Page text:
Changing My Identity
My name is Jane Smith – at least it is as far you’re concerned. I wasn’t born with that name; to be honest, that’s not even the name I use every day – I’m not going to take any chances in putting that out there.
Why? Because there are people I owe a lot of money to, that’s why – big time; and they’ve been looking for me for years. So far, I have been careful enough to be one step ahead of them.It was the recession that got me into this mess – lost my job, house worthless, big credit card debts. There was no way I could pay it back – the only option was to disappear and try and change my identity.
The trouble is that there are lots of people advertising on the Internet that claim you can totally change your identity and they’ll give you all the supporting documentation you need. The problem is that they are mostly scams, at least the ones I tried were. They took my money and sent me a bad fake ID or one time it turned out they’d issued the same set of documentation to lots of people. And you can’t just pick a gravestone with a baby’s name on it these days; computer technology has stopped that being a solution that works.
What I found in the end was that your best bet if you want to erase your identity and start over is to legally change your name, move to a different state (or better than that, a different country), get a different job and start a new life. If possible, it’s a good idea to change how you look – from the way you dress, to how you walk, to the color of your hair. Once you get some money behind you again, I’d consider plastic surgery as well.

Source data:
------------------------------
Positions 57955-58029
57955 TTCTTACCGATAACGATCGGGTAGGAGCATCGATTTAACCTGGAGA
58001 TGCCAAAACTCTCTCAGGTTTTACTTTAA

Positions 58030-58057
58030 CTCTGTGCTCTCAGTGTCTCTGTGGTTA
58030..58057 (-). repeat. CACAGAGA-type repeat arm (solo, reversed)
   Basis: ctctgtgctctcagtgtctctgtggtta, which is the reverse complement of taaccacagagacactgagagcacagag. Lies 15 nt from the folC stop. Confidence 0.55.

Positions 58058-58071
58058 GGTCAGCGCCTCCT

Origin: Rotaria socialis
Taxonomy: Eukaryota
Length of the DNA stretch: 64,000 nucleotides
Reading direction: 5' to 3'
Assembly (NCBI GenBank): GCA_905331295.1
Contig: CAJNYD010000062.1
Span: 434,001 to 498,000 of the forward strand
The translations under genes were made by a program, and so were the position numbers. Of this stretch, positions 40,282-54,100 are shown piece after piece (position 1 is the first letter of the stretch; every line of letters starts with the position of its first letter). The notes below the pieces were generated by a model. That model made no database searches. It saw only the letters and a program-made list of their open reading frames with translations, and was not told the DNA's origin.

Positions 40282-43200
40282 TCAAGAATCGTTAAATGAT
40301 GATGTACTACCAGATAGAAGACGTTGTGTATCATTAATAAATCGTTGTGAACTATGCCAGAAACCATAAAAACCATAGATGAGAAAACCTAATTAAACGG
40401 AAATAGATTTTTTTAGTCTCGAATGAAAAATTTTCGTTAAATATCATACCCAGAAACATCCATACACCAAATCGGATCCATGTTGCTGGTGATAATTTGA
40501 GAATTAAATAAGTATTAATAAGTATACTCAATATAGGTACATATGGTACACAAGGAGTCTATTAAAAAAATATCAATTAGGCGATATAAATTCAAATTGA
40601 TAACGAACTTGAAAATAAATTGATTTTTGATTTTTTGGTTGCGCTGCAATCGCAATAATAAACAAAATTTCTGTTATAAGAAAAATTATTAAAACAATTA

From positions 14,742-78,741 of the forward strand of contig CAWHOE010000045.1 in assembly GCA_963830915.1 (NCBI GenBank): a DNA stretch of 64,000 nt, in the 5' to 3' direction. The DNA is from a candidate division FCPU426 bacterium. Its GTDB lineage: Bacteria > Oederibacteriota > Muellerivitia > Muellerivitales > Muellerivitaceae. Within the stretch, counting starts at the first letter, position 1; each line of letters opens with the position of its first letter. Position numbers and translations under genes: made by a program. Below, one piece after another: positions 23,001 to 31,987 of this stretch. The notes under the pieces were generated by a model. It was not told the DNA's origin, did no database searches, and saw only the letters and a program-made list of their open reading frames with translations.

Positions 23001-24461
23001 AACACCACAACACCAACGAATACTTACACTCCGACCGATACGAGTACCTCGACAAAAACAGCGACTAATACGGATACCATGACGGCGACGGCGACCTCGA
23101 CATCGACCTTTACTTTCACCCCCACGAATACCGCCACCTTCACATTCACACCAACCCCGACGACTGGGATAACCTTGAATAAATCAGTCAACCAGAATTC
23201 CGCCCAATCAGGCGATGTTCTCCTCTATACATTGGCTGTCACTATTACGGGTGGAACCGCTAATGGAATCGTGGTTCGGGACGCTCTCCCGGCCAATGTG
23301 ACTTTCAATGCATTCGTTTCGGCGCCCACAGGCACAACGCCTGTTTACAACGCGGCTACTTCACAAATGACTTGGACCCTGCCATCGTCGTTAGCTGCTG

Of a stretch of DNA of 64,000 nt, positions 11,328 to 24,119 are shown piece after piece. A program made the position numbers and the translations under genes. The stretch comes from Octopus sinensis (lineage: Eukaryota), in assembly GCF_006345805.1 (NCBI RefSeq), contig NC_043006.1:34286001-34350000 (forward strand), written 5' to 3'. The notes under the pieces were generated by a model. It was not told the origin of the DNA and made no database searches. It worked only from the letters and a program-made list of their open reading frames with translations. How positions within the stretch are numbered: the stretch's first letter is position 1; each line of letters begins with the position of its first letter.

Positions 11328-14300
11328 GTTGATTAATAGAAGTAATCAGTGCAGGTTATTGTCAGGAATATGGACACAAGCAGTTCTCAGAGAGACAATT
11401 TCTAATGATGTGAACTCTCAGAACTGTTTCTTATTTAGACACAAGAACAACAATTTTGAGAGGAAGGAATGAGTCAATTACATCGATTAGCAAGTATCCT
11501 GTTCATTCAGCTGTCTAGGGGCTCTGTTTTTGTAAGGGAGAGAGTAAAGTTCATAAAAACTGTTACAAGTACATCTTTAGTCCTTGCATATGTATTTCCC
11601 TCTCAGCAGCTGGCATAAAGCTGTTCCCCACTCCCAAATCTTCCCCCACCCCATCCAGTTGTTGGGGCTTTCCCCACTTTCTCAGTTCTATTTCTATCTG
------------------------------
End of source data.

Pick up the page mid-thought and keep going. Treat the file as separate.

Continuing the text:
If you want to change your identity the legal way, it’ll take some time and I’m sorry to have to break it you but there’s always going to be a way to trace you back to the real you eventually.
First you need to change your name, and then your social security number. The procedure for changing your name varies by state, so you need to check with your county court or on the Internet to find out the exact steps you need to follow. All I can do here is tell you how it happened in my state (I’m not going to tell you which state, for obvious reasons).
I filled out a petition requesting the change. The court ran an ad in the local newspaper for a month to see if anyone has an objection to the request. Nobody objected so I had to pay less than $50 and I was officially a new person and got an official document to change my name everywhere else — bank, driver’s license, credit cards, insurance and Social Security Administration.
Changing my Social Security number (SSN) was trickier because I had to prove that my identity had been stolen (ironic, eh?) or that I was a victim of domestic violence. Luckily for me (well, lucky, in this case), my former husband had been convicted of assault on me a few years ago, so domestic violence was pretty easy to prove; otherwise, I probably would have been out of luck.
Once all that had come through, I went to the opposite end of the country to start my new life – it’s been hard without having a credit history.